Friday, October 14, 2016

How to read things without opening them

Brent Seales is a professor of computer science at the University of Kentucky. He drives several very cool research programs in areas ranging from robotic surgery to advanced image progressing.

Recently, the Economist (one of my favorite weekly reads) featured some of his work. Here's a link.

How to read an old scroll without opening it

Tuesday, October 11, 2016

iCite and W2P ratios - new ways of quantifying scientific productivity

What's the best way of ranking scientists based on their productivity?

There are lots of options including:
  • number of publications
  • number of citations
  • impact factor of the journals the publications are in
All have strengths and weaknesses.

Recently, leaders at my academic institution have started to talk publicly about h-indices. These are calculated for each author as the number (x) of publications he/she has that have each been cited at least x times. That's an interesting idea because it rewards impact; people who publish lots of papers that nobody cites have lower h-indices than people who publish a few manuscripts that are very influential. However the h-index has the drawback that it grows with time (because people publish more papers and they have more time to be cited). This means that it favors seasoned scientists who have been productive for a long time. It's not a great way of identifying a rising star.

I don't think that there will ever be a single perfect metric that scientists can use to quantify productivity but I was excited to see that NIH is supporting the Relative Citation Ratio with their new iCite tool.

The Relative Citation Ratio (RCR) is an article level metric that quantifies scientific influence. To quote a help box from iCite, "It is calculated as the cites/year of each paper, normalized to the citations per year received by NIH-funded papers in the same field."

The Weighted RCR is the sum of the individual RCRs for a group of papers.

This creates an interesting opportunity. If you calculate the ratio of the Weighted RCR to Total Publications (I'll call it W2P) you get a single value that defines the influence of a collection of papers.

If your W2P is greater than 1, your papers are more influential than those of your NIH-funded colleagues. If it's less than 1, your papers are being cited less often than average.

WtoP doesn't scale with the number of papers you publish so it shouldn't depend on the length of your career.

Only time will tell how scientists use these new metrics but I am going to make a bold (and probably rash) prediction. Since NIH is supporting RCRs, I think that they will take over from h-indices as the mostly commonly used measure of productivity in US biomedical science.

For the record, here are my current stats
  • 46 publications
  • h-index = 22
  • Weighted RCR = 59.98
  • W2P = 1.34
and for the truly nerdy

Monday, September 5, 2016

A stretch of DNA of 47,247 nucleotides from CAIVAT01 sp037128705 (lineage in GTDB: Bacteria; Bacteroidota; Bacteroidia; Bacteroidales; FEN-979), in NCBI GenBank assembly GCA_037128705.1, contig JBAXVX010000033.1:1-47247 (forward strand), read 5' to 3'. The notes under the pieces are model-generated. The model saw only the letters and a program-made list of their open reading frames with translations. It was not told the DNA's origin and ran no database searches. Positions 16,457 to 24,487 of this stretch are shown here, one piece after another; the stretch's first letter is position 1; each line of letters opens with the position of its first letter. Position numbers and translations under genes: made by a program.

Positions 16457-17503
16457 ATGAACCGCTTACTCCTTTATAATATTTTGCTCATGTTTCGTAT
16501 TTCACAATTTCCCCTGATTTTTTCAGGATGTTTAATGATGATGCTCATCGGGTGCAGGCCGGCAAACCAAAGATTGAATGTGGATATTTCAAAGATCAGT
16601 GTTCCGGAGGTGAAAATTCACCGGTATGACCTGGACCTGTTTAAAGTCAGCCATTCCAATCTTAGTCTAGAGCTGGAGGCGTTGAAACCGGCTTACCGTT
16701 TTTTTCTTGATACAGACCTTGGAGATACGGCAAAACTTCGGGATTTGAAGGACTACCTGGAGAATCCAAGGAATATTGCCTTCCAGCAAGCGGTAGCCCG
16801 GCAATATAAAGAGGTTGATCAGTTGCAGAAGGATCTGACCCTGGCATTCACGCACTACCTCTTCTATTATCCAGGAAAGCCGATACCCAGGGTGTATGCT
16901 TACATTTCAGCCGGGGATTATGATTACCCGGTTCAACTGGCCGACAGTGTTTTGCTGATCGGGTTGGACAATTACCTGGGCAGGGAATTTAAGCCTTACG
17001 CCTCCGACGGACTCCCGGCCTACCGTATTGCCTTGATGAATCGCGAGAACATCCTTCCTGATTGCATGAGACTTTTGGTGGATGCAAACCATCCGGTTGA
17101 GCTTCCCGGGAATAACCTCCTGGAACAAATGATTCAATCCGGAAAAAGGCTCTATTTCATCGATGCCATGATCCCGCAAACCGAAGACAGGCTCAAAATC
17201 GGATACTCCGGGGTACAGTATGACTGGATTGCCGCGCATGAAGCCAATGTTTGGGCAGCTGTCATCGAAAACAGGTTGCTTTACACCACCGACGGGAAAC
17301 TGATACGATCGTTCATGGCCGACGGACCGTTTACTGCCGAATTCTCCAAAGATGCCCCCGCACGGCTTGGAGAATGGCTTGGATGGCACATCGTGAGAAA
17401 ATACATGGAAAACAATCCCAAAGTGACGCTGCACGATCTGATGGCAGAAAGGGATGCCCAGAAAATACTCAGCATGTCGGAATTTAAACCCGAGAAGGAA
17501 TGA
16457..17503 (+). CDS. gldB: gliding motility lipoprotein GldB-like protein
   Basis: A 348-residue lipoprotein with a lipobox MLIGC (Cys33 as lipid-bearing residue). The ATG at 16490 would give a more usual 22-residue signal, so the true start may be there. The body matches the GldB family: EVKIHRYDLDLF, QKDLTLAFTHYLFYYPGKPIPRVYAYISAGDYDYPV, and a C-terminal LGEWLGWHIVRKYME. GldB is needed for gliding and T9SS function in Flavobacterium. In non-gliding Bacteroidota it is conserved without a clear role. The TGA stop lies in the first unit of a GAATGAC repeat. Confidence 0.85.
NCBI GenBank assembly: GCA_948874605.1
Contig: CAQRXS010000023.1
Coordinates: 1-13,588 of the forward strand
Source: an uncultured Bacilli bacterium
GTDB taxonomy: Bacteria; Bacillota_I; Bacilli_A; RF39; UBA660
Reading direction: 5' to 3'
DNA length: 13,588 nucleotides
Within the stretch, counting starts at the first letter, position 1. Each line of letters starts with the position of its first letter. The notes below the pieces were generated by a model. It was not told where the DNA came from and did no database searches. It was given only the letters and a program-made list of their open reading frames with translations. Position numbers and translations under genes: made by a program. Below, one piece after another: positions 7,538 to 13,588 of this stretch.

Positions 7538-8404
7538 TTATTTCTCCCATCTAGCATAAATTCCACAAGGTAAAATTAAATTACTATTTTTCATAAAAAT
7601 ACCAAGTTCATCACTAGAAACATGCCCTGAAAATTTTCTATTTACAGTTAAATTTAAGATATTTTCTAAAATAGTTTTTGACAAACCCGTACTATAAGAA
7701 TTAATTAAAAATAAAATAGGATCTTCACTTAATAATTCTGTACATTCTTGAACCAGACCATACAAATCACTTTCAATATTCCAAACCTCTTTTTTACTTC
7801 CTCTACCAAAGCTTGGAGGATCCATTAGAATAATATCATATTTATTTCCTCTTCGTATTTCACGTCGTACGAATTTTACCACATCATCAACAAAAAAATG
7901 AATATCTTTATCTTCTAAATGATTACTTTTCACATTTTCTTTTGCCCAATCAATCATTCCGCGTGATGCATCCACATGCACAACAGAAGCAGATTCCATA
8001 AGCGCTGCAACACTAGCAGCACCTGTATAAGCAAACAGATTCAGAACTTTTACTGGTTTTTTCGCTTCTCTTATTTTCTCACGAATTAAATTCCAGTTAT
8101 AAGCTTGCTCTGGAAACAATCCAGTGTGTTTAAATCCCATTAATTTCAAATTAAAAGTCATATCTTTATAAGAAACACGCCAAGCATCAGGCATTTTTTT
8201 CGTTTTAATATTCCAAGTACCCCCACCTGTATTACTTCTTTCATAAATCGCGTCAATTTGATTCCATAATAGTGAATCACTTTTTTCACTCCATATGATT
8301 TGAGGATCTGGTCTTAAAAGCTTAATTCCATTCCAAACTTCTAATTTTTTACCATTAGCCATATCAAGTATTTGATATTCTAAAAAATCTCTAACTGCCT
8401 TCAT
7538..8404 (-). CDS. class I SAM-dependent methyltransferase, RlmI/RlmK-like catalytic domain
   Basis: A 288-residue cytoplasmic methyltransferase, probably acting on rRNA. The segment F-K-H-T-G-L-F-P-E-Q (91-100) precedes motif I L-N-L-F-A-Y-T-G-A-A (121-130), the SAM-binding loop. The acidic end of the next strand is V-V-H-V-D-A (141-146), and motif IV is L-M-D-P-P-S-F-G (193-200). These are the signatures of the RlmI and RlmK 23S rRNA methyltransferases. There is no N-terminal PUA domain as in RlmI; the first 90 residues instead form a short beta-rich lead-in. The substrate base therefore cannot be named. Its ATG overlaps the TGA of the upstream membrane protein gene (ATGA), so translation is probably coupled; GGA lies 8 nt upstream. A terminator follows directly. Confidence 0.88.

The Pentium Bug

I remember the Pentium Bug in 1994 (I had just started my PhD) but didn't know enough about scientific computing to understand the significance.

Here's a fascinating blog post from Cleve Moler describing what happened.

Saturday, September 3, 2016

POVRay sarcomeres - final touches

This post tidies up some loose ends about making movies of muscle sarcomeres in POV-Ray. I blogged earlier about

Putting all these techniques together allowed me to render an image of chain of sarcomeres.

The most difficult part here was defining the geometry and making sure that I was drawing each object in the correct x,y,z location. I automated this process using MATLAB. The whole scene is made up of spheres, cylinders, and boxes. A few objects are merged together as blobs.

Once I had that working for a single image, I just moved the camera around the scene until I had a sequence that I thought looked interesting. Then I rendered the images (it took a few hours on my PC) and stitched the sequence together to make a movie.

Here's the final result.

I am happy to share the code but it may take me some time to get it posted online. If you want to get it sooner, just send me a note via a comment below.

Thursday, August 25, 2016

How to learn to code?

Coding (perhaps like most things) is all about perspective.

My academic appointment is the Department of Physiology in the Medical School at the University of Kentucky. Only a few people in the department know how to program and, as a result, most of my colleagues think I'm 'pretty good with computers'.

My collaborators in Engineering and Chemistry across the street are always polite but think I code like a Geico Caveman.

Why do so few physiologists code? I used to think it's because biomedical scientists didn't think it was useful but I've changed my mind. I now think that our students don't code because they've never been taught. They've typically taken lots of courses in biology, chemistry, and genetics, but nobody has shown them how to write code, or how to break a task down into little steps so that they can create an algorithm.

What's the best way of helping these students get started?

I've blogged about how I  learned to program before but my advice won't work for everybody and I'm always looking for new resources that I can tell students about.

Today, I came across the MATLAB OnRamp. This resource has actually been around for several years but I hadn't seen it before and it looks interesting. If you have any experience with it, or can suggest better ways of getting started in scientific computing, please share your thoughts in the comments below. 

Monday, August 22, 2016

Filtering binary images by object size in MATLAB

As usual, I learned something new when I read Steve Eddin's latest blog post.

This time around, I discovered that MATLAB has some new features that make it easy to filter binary objects based on their size. There were, of course, old ways to do this but the new bwareafilt command (at least, new in MATLAB 2014B) simplifies some workflows.